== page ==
California lawmakers have acted repeatedly to give the state what are considered the nation’s strictest gun laws.
So, how was it that guns obtained here legally came to be used in the worst terror attack on domestic soil since Sept. 11?
In the days following the events in San Bernardino, in which 14 people were killed and 21 injured, state elected officials have advocated for stronger local and federal laws. And the massacre, carried out by a married couple and branded an “act of terrorism” by President Barack Obama, is forcing state officials to once again confront questions about how, for all its firm statutes, assault-style rifles have been able to proliferate.
“California always prides itself on its leadership, and we have done some heroic things on gun safety in the past,” Lt. Gov. Gavin Newsom said. “But the bar is not as high as it should be.”
California became the first state to prohibit semiautomatic rifles after five children were gunned down by a man with a semi-automatic AK-47 in the 1989 shooting at Cleveland Elementary School in Stockton.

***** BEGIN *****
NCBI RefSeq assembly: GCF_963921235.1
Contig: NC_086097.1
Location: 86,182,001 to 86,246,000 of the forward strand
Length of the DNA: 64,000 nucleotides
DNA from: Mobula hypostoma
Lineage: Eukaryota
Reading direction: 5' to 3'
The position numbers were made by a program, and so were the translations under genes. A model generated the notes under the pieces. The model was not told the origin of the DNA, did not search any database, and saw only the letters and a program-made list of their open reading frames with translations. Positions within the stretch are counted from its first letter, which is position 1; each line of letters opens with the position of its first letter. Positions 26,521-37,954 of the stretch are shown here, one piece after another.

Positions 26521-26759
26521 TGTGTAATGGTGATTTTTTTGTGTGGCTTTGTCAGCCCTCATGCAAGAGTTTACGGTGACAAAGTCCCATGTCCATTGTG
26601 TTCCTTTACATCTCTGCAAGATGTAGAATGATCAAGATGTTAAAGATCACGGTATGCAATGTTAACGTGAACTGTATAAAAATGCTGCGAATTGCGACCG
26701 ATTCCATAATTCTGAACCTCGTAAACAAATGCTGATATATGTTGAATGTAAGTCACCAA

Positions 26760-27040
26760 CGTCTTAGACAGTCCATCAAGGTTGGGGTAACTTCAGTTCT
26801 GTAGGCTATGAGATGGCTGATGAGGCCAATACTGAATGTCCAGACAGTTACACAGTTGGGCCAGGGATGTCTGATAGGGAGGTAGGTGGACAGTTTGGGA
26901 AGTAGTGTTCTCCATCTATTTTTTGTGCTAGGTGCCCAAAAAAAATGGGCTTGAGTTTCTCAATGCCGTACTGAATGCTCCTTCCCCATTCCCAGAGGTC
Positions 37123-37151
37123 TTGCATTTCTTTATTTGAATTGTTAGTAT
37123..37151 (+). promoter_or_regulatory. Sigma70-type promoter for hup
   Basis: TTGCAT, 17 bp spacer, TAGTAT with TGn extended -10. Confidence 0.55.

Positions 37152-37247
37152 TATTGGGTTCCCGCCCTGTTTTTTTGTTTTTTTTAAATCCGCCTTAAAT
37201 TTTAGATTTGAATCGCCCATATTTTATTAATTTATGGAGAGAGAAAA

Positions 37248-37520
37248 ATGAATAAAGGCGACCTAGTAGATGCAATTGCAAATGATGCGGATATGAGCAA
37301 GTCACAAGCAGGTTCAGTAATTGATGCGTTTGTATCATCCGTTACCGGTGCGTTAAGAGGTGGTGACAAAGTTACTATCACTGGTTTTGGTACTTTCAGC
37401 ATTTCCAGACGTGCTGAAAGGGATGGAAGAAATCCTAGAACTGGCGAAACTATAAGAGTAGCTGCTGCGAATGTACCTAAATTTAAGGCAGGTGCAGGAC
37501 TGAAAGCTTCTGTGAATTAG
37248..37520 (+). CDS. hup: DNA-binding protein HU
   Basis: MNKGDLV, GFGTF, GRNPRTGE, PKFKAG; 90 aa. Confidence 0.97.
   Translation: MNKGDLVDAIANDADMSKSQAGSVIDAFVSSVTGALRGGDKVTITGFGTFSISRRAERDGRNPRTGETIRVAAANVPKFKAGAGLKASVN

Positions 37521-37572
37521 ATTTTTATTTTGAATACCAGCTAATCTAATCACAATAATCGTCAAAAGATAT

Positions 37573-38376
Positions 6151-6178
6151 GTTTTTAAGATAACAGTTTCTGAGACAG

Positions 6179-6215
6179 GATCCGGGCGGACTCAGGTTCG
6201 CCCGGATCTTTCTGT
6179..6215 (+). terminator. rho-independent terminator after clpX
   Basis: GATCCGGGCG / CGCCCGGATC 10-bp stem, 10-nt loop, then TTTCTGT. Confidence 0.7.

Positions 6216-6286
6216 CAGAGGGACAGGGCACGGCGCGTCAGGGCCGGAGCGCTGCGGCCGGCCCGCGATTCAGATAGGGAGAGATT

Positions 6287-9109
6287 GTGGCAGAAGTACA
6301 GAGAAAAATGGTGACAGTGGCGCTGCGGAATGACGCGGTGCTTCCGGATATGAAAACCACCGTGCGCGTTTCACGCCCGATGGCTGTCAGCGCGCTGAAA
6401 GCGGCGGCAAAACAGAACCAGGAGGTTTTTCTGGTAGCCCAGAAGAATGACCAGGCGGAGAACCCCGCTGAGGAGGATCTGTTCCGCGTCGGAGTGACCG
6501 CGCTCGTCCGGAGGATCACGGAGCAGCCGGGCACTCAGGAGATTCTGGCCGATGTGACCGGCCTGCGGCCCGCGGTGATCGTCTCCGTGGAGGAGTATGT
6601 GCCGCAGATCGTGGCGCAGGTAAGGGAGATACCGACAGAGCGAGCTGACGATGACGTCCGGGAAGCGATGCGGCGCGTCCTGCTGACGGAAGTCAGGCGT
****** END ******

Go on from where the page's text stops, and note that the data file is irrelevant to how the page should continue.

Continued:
Over time, the state came to ban three major categories of assault weapons: those specified by name such as the Colt AR-15; the AK and AR-15 series; and semi-automatic rifles with the capacity to accept a detachable magazine and features such as a pistol grip or telescoping stock. Also banned are semi-automatic rifles with fixed magazines in excess of 10 rounds and semi-automatic, center-fire rifles with overall lengths of less than 30 inches.
There remains a loophole in regulation, however, allowing people to modify their guns to make them even more powerful.
Ari Freilich of the Law Center to Prevent Gun Violence said gun manufacturers have introduced “California-compliant” assault weapons. In many cases, there is only one difference between those firearms and what are legally considered assault weapons: Instead of using a finger to easily detach and reload the magazine, one must use a bullet to press a button to do so. Under the regulations interpreting the law, California’s Justice Department does not consider it an assault weapon if it requires a tool to remove the magazine, Freilich said. “And a bullet is unfortunately considered a ‘tool’ due to that loophole.”
Read more at the Sacramento Bee.